Michael Dugher, the Shadow Transport Secretary, has moved to align himself with the grassroots of the party by launching a fierce attack on the rail franchising system and on particular train operators.
Dugher has gone much further than the position, agreed at the National Policy Forum, of merely creating a public sector bidder to compete in the franchising market. Now, by saying that “I’m adamant about putting the whole franchising system, as it stands today, in the bin” he is suggesting a far wider reform of the process than had previously been envisaged and even possibly its scrapping. He added that ‘the public sector will be running sections of the rail network as soon as we can do that’. (my italics).
The proposal to allow a public sector bidder agreed at the NPF cannot possibly guarantee that it will win any of the franchises. Therefore Dugher seems to be suggesting that some franchises might simply be allowed to run out, and then revert to the public sector. The advantage of this for an incoming Labour administration would be that letting the franchises simply run out and incorporating them in a public body does not require new legislation. While under the Railways Act, public organisations are not currently allowed to bid there is nothing to stop them running a franchise that is simply not put out to tender, as has happened with East Coast for the past five years until the end of this month.
Rail privatisation as it is an issue that resonates strongly at the grassroots of the party. At many of the CLP meetings I have spoken at recently, public control of the railways has been raised as a bellwether issue for the party with members wondering why the Labour frontbench has not taken a stornger stance. Londoners have suffered from a poor service on many lines provided by the private operators and therefore are eager to see a change. The lines taken over by Transport for London from private operators such as the much derided Silverlink to become part of the London Overground have benefitted from high levels of investment and permanent staffing during operating hours, with the result that usage has soared. Indeed, this has proved so successful that the trains on much of the Overground are already been lengthened from four to five cars.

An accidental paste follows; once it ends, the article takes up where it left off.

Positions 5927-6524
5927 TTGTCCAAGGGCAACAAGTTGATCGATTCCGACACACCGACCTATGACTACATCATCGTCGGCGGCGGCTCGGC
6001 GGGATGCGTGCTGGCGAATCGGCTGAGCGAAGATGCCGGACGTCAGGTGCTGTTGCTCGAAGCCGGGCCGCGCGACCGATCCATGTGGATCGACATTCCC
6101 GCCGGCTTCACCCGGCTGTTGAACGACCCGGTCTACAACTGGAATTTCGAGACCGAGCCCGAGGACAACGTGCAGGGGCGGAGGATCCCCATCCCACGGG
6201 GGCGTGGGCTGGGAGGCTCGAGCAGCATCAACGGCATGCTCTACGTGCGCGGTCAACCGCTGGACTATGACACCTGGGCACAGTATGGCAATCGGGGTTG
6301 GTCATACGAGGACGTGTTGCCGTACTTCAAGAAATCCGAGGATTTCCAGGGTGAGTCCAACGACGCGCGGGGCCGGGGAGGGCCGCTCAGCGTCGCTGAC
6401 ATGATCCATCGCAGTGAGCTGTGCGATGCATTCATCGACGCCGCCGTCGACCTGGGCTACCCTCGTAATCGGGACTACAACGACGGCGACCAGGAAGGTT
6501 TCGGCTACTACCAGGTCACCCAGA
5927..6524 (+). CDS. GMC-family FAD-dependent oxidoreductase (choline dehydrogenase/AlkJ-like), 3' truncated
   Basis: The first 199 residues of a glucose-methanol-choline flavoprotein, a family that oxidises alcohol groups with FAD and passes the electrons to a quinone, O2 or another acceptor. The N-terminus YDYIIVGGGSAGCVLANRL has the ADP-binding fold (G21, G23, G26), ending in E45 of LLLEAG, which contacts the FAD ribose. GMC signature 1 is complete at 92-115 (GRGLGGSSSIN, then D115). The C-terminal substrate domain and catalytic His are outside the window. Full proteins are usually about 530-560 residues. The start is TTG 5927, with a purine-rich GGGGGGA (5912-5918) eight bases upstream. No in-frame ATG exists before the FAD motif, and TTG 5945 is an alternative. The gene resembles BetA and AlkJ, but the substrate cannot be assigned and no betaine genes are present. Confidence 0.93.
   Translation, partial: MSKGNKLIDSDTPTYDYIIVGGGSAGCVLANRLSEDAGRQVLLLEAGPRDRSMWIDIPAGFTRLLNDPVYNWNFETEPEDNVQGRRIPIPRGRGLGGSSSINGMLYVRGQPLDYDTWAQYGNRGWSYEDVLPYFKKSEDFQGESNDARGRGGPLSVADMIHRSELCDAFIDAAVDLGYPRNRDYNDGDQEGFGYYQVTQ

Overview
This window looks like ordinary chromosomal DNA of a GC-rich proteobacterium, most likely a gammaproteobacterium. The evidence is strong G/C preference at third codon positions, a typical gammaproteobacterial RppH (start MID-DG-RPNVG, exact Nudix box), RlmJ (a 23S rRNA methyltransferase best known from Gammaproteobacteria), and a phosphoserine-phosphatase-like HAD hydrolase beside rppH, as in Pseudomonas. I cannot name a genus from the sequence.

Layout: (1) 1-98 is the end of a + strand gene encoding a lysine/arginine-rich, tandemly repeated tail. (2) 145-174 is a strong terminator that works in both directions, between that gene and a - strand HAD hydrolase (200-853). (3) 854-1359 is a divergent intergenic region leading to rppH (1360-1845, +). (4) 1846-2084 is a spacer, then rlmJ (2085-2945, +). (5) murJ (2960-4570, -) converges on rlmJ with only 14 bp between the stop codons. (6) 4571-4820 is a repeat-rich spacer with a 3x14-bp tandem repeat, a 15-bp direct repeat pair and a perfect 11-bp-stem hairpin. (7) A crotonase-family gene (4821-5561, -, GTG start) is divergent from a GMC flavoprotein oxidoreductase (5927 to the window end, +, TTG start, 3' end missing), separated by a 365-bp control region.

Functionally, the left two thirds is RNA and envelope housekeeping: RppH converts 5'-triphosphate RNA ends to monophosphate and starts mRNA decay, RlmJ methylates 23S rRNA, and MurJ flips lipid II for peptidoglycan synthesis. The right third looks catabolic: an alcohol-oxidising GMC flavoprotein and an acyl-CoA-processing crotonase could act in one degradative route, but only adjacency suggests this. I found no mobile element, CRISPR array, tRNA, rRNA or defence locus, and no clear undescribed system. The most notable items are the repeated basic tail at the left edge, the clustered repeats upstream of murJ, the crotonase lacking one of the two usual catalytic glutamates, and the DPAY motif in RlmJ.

This model could easily be expanded to encompass all the suburban services within London because it allows for long term investment plans and does not result in private companies having to estimate future passenger trends, something that is little more sophisticated than the Sun’s astrology column
Dugher may well have been influenced by the fact that the plan to create a public sector bidder would be extremely expensive. Bids now routinely cost in the region of £10m for each bidder and with usually three or four organisations on the short list, success would by no means guaranteed for an expenditure that could quite easily top £40m within a couple of years. It is not difficult to imagine the outcry in the hostile press.
The rail companies tried desperately to present Dugher’s remarks as a mere change in tone, rather than substance. However, the forthright attack on Stagecoach – which has led attacks on attempts to regulate the bus network in the North East and, incidentally, whose chairman is big SNP supporter Brian Souter – suggests otherwise. He said: “Every time you get one of the boneheads at Stagecoach attacking Labour’s policy for wanting to regulate the buses, that’s every day they put Labour’s policy out there and that’s every day which gives us an opportunity to win the election because we can win this argument”.
The tone of these remarks fits in with the recent more robust approach towards business that has followed the spate of anti-Labour remarks from Tory business supporters. Rail privatisation remains unpopular with the public and Dugher is, rightly, trying to capitalise on this.
Christian Wolmar, the author of On the Wrong Line, how ideology and incompetence wrecked Britain’s railways, is seeking the Labour nomination for the 2016 London mayoral election.